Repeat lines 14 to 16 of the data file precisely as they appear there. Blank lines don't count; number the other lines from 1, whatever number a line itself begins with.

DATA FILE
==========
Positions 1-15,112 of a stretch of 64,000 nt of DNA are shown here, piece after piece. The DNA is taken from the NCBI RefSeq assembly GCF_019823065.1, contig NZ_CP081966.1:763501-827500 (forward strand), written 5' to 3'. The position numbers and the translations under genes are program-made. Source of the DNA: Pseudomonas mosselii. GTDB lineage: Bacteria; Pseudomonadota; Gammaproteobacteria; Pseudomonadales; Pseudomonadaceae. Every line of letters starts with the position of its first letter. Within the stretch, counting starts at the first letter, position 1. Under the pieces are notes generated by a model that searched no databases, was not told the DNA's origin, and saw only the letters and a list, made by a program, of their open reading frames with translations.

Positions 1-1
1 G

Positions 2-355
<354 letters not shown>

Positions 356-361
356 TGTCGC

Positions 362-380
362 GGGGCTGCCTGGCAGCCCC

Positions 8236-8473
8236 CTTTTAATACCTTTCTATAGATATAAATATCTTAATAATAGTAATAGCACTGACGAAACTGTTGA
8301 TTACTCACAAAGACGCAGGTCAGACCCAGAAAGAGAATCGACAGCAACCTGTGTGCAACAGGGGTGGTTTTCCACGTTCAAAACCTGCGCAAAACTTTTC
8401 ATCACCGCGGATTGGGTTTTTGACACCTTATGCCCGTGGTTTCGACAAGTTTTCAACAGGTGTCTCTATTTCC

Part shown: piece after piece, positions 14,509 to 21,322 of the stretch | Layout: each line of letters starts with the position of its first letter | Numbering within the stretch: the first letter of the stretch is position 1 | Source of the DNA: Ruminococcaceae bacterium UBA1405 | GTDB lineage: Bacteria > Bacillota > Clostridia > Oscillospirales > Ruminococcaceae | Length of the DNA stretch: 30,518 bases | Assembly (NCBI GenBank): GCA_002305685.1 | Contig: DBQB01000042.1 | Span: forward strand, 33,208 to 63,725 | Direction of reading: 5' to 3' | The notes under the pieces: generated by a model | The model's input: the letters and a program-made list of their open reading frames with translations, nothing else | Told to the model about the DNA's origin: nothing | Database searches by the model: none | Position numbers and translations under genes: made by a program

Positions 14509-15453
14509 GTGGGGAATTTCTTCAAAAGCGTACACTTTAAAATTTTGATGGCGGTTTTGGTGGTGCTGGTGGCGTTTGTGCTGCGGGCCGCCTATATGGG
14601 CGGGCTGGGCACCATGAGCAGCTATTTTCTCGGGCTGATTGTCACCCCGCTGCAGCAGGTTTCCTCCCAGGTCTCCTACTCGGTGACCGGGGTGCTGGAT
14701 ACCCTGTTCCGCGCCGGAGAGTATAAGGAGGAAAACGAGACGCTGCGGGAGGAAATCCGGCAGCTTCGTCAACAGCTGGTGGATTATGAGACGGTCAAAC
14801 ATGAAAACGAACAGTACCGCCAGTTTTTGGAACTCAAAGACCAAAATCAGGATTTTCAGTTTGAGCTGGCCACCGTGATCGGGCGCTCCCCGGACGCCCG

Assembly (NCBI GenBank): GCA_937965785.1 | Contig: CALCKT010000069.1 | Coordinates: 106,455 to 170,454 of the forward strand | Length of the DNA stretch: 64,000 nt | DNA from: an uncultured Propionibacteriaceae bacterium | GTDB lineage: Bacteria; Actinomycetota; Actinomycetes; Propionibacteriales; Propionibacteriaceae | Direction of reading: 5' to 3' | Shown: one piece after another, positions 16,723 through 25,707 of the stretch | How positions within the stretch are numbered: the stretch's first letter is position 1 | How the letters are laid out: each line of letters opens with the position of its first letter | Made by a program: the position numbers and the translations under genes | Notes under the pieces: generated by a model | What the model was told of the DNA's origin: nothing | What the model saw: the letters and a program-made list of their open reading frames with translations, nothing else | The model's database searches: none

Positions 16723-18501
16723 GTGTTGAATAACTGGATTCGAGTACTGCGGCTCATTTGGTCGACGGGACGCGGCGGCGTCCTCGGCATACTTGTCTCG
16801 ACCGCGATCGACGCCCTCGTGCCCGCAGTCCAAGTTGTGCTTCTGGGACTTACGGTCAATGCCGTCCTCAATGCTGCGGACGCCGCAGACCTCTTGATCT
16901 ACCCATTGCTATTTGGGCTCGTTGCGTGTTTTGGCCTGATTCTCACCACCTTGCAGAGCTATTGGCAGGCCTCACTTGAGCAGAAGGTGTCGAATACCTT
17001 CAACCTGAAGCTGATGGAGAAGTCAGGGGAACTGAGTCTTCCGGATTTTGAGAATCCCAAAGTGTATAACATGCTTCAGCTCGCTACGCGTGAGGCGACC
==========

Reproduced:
Part shown: piece after piece, positions 14,509 to 21,322 of the stretch | Layout: each line of letters starts with the position of its first letter | Numbering within the stretch: the first letter of the stretch is position 1 | Source of the DNA: Ruminococcaceae bacterium UBA1405 | GTDB lineage: Bacteria > Bacillota > Clostridia > Oscillospirales > Ruminococcaceae | Length of the DNA stretch: 30,518 bases | Assembly (NCBI GenBank): GCA_002305685.1 | Contig: DBQB01000042.1 | Span: forward strand, 33,208 to 63,725 | Direction of reading: 5' to 3' | The notes under the pieces: generated by a model | The model's input: the letters and a program-made list of their open reading frames with translations, nothing else | Told to the model about the DNA's origin: nothing | Database searches by the model: none | Position numbers and translations under genes: made by a program

Positions 14509-15453
14509 GTGGGGAATTTCTTCAAAAGCGTACACTTTAAAATTTTGATGGCGGTTTTGGTGGTGCTGGTGGCGTTTGTGCTGCGGGCCGCCTATATGGG